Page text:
Page 29 - ... he that knows not how to resist the importunity of present pleasure or pain, for the sake of what reason tells him is fit to be done, wants the true principle of virtue and industry, and is in danger never to be good for any thing.
Page 165 - If any one among us have a facility or purity more than ordinary in his mother tongue, it is owing to chance, or his genius, or any thing, rather than to his education, or any care of his teacher.
Page 27 - Would you have your son obedient to you when past a child, be sure then to establish the authority of a father as soon as he is capable of submission, and can understand in whose power he is. If you would have him stand in awe of you, imprint it in his infancy ; and as he approaches more to a man, admit him nearer to your familiarity ; so shall you have him your obedient subject (as is fit) whilst he is a child, and your affectionate friend when he is a man.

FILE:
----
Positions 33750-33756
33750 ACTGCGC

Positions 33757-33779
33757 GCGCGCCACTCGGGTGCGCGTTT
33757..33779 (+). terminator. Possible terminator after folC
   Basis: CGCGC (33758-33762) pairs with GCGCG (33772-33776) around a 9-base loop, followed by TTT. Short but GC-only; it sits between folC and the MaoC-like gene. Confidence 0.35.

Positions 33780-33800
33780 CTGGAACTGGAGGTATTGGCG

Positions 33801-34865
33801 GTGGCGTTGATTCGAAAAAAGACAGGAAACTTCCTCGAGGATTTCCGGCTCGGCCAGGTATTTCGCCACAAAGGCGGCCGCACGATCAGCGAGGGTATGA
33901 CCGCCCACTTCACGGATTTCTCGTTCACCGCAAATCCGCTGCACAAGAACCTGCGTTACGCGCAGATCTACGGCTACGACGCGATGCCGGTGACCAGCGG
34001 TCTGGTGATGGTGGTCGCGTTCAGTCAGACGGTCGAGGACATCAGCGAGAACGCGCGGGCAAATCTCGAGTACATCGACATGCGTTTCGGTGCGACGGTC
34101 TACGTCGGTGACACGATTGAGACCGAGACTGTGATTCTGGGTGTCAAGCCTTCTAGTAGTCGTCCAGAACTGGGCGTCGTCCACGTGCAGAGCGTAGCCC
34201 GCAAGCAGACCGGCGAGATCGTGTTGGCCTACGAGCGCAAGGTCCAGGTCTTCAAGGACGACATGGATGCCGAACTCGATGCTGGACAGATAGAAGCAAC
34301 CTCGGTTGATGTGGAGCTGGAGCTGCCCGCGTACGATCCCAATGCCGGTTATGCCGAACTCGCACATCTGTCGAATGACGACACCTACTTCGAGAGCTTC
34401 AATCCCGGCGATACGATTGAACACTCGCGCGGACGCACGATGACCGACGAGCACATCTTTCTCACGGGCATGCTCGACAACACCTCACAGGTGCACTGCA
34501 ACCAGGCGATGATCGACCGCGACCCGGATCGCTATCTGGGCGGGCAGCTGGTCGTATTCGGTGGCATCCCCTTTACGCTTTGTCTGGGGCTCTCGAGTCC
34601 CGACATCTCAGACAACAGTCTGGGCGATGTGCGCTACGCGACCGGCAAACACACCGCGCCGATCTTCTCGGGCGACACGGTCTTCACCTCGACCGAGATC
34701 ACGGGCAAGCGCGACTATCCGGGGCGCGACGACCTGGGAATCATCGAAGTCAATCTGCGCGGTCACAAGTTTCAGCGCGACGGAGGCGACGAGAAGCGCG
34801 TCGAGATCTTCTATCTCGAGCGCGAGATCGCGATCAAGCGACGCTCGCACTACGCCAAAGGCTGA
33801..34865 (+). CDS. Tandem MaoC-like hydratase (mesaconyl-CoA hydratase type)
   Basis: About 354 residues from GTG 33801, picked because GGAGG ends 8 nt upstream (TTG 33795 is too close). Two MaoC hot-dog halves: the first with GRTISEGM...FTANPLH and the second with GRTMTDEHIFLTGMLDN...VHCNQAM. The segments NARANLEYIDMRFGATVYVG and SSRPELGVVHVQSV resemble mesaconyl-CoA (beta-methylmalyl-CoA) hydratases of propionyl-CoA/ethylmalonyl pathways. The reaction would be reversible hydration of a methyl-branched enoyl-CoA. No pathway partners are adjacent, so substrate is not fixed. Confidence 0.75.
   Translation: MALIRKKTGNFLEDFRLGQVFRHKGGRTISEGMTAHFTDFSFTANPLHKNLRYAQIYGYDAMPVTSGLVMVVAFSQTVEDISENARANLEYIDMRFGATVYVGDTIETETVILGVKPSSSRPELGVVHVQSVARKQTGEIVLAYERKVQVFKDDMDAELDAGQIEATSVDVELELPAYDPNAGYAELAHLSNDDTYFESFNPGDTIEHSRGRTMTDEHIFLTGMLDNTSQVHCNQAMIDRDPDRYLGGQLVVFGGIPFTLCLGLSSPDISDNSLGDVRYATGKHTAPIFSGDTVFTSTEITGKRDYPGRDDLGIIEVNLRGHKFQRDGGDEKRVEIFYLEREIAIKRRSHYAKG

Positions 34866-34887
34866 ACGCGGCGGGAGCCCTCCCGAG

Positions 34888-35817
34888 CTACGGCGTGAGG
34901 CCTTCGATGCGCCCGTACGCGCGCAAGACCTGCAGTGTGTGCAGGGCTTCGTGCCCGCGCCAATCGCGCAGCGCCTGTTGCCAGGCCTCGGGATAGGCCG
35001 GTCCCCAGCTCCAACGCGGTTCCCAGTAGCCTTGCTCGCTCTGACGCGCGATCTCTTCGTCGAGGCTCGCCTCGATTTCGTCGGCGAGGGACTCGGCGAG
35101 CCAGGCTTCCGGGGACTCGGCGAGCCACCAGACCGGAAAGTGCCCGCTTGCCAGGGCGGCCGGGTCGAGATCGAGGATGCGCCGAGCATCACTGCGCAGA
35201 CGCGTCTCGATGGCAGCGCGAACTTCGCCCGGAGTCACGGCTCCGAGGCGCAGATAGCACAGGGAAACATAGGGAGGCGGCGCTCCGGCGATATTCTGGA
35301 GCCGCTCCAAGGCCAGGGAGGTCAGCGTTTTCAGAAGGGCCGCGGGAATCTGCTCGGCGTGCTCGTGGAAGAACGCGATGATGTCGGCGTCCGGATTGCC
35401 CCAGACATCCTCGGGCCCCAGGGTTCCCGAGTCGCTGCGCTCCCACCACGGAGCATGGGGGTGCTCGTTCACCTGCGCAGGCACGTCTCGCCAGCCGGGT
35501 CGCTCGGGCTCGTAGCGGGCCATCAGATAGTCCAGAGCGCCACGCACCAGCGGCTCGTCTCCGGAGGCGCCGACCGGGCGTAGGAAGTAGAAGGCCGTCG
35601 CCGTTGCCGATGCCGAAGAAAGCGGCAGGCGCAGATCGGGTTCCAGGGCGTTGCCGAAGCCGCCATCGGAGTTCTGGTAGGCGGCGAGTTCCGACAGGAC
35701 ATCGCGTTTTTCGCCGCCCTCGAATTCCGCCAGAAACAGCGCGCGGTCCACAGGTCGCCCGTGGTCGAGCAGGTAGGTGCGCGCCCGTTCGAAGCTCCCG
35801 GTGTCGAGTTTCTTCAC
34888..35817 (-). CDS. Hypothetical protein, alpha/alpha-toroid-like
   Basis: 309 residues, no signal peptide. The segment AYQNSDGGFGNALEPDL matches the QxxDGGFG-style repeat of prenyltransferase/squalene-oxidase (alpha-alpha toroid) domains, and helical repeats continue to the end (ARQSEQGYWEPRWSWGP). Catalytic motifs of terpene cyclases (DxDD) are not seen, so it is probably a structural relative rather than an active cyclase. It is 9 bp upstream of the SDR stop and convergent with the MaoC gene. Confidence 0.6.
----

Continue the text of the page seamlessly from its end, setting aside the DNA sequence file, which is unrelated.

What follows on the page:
Page 166 - I imagine we have none, and perhaps I may think I have reason to say we never shall be able to make a science of it. The works of nature are contrived by a wisdom, and operate by ways too far surpassing our faculties to discover or capacities to conceive, for us ever to be able to reduce them into a science.
Page 152 - ... him bid defiance to all other callings and business. Which is not yet the worst of the case ; for if he proves a successful rhymer, and...
Page 205 - ... that way, till at last he insensibly got a facility in it without perceiving how ; and that is attributed wholly to nature, which was much more the effect of use and practice. I do not deny that natural disposition may often give the first rise to it ; but that never carries a man far without use and exercise, and it is practice alone that brings the powers of the mind as well as those of the body to their perfection.
Page 152 - Poetry and gaming, which usually go together, are alike in this too, that they seldom bring any advantage, but to those who have nothing else to live on.